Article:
Interestingly enough, precise descriptions of these creatures are often vague. Though often depicted in art as large, murky, muddy creatures, or as “humanoid”, original literary sources would suggest they appeared to be human men (or in a rare case or two, a woman). The techniques described above often refer to creating a specific human body. Rabbi Zeira is not aware that the man sent to him is Rava’s creation until he tries to speak to it. Rabbi Loew and his assistants dress their golem in common clothes and present him as a servant; no one except a select few ever know what he really is.
Almost without exception, in original sources, the golem is mute, since the power of speech is connected with the soul, and only God can grant a man a soul. Occasionally I’ve come across exceptions in variants of the story, often in children’s books, in which the creature says a few words or argues not to be deactivated¬this seems to be more of a plot device than anything else. Moshe Idel relates a talk of Ben Sira and his father Jeremiah, who create a golem that promptly asks to be destroyed and tells them how to do it, lest people believe the two mortal men are gods themselves. This is another plot device used to tell a moral and cautionary tale.
The more elaborate stories of Rabbi Loew’s golem (which he calls Yosele) describe the creature as a very physical, almost animal one. He is a large man, possessed of great strength, with acute hearing and a lack of fear. He cannot speak, but comprehends basic instructions, in some cases too literally. He sleeps and can be injured.
In most golem stories (of Loew or others), the creature, empowered by the Name of God on its person, continues to grow larger and stronger from day to day, until it is either no longer practical or too dangerous to keep active. In some stories, it eventually runs amok. In these cases, the ultimate moral is fairly clear: only God should partake in the creation of this sort.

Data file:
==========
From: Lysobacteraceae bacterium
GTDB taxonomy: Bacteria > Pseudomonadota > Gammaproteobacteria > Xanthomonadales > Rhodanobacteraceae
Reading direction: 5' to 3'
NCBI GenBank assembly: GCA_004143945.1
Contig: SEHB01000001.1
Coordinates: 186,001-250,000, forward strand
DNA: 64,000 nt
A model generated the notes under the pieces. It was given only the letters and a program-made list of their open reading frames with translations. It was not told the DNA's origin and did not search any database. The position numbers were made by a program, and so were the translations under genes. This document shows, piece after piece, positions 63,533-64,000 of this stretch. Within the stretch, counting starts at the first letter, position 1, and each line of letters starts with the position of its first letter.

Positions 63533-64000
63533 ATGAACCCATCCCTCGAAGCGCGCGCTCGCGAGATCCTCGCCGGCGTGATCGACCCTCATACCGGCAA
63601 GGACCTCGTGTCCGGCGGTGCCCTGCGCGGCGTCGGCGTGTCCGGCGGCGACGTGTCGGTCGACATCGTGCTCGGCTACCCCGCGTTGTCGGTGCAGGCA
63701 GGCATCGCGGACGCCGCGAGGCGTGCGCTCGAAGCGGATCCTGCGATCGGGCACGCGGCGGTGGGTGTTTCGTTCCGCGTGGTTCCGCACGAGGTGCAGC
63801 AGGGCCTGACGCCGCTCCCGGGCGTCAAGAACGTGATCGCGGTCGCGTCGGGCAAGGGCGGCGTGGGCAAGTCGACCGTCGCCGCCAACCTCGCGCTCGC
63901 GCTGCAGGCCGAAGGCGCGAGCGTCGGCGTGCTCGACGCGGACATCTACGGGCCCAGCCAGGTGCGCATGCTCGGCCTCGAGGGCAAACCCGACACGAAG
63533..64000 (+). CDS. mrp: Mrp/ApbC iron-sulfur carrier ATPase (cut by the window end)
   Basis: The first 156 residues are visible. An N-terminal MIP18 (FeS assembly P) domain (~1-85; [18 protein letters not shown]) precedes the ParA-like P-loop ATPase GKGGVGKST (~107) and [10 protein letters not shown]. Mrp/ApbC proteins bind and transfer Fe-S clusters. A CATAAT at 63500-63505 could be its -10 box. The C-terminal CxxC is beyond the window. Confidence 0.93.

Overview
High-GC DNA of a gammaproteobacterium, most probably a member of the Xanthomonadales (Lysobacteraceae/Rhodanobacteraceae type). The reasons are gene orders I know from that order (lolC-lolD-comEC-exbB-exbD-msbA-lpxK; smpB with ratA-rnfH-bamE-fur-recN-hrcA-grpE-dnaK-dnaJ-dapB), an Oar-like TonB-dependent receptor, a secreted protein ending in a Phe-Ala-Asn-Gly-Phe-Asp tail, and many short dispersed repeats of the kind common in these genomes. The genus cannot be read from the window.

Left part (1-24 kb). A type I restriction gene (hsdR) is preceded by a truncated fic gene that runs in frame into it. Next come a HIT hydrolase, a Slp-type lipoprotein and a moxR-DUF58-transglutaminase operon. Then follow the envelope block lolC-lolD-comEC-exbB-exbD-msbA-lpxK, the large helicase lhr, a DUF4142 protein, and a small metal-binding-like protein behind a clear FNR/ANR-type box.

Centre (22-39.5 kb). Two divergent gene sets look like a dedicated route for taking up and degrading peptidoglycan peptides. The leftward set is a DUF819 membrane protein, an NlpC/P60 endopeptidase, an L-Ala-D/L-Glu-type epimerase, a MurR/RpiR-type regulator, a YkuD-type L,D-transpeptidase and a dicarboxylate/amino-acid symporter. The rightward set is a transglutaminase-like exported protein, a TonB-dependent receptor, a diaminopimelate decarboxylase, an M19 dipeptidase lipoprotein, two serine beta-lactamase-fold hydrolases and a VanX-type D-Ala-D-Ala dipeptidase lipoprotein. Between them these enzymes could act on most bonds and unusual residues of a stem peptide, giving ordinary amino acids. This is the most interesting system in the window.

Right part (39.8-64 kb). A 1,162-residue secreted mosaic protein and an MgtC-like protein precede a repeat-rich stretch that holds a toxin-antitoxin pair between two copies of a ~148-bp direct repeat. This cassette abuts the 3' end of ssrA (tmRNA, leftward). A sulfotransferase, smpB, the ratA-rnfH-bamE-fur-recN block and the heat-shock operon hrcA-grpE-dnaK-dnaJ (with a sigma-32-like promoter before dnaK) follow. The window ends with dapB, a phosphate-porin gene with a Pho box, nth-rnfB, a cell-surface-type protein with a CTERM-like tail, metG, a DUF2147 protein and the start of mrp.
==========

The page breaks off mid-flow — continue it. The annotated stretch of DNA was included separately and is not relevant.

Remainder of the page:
Some medieval rabbis actually debated the hypothetical social situations which might arise if dealing with a golem were a necessity: is it considered murder when you deactivate it? Does it count as a person when you need a minyan (ten people) required to have synagogue services or for other procedures? Should its corpse be handled as a Jewish corpse, and does nonstandard handling of its corpse cause impurity? The general consensus was that the golem is a sort of non-human entity, because it does not possess a soul, nor was it born.
The Classic Narrative
The most famous golem narrative involves Rabbi Judah Loew the Maharal of Prague, a 16th-century rabbi. He is reported to have created a golem to defend the Prague ghetto of Josefov from Anti-Semitic attacks. The story of the Golem first appeared in print in 1847 in a collection of Jewish tales entitled Galerie der Sippurim, published by Wolf Pascheles of Prague. About sixty years later, a fictional account was published by Yudl Rosenberg (1909). According to the legend, Golem could be made of clay from the banks of the Vltava river in Prague.
[Art by Owen William Weber, website.]
Following the prescribed rituals, the Rabbi built the Golem and made him come to life by reciting special incantations in Hebrew. As Rabbi Loew’s Golem grew bigger, he also became more violent and started killing people and spreading fear. Rabbi Loew was promised that the violence against the Jews would stop if the Golem was destroyed. The Rabbi agreed. To destroy the Golem, he rubbed out the first letter of the word “emet” from the golem’s forehead to make the Hebrew word “met”, meaning death. The existence of a golem is sometimes a mixed blessing. Golems are not intelligent – if commanded to perform a task, they will take the instructions perfectly literally.
The Golem as Protector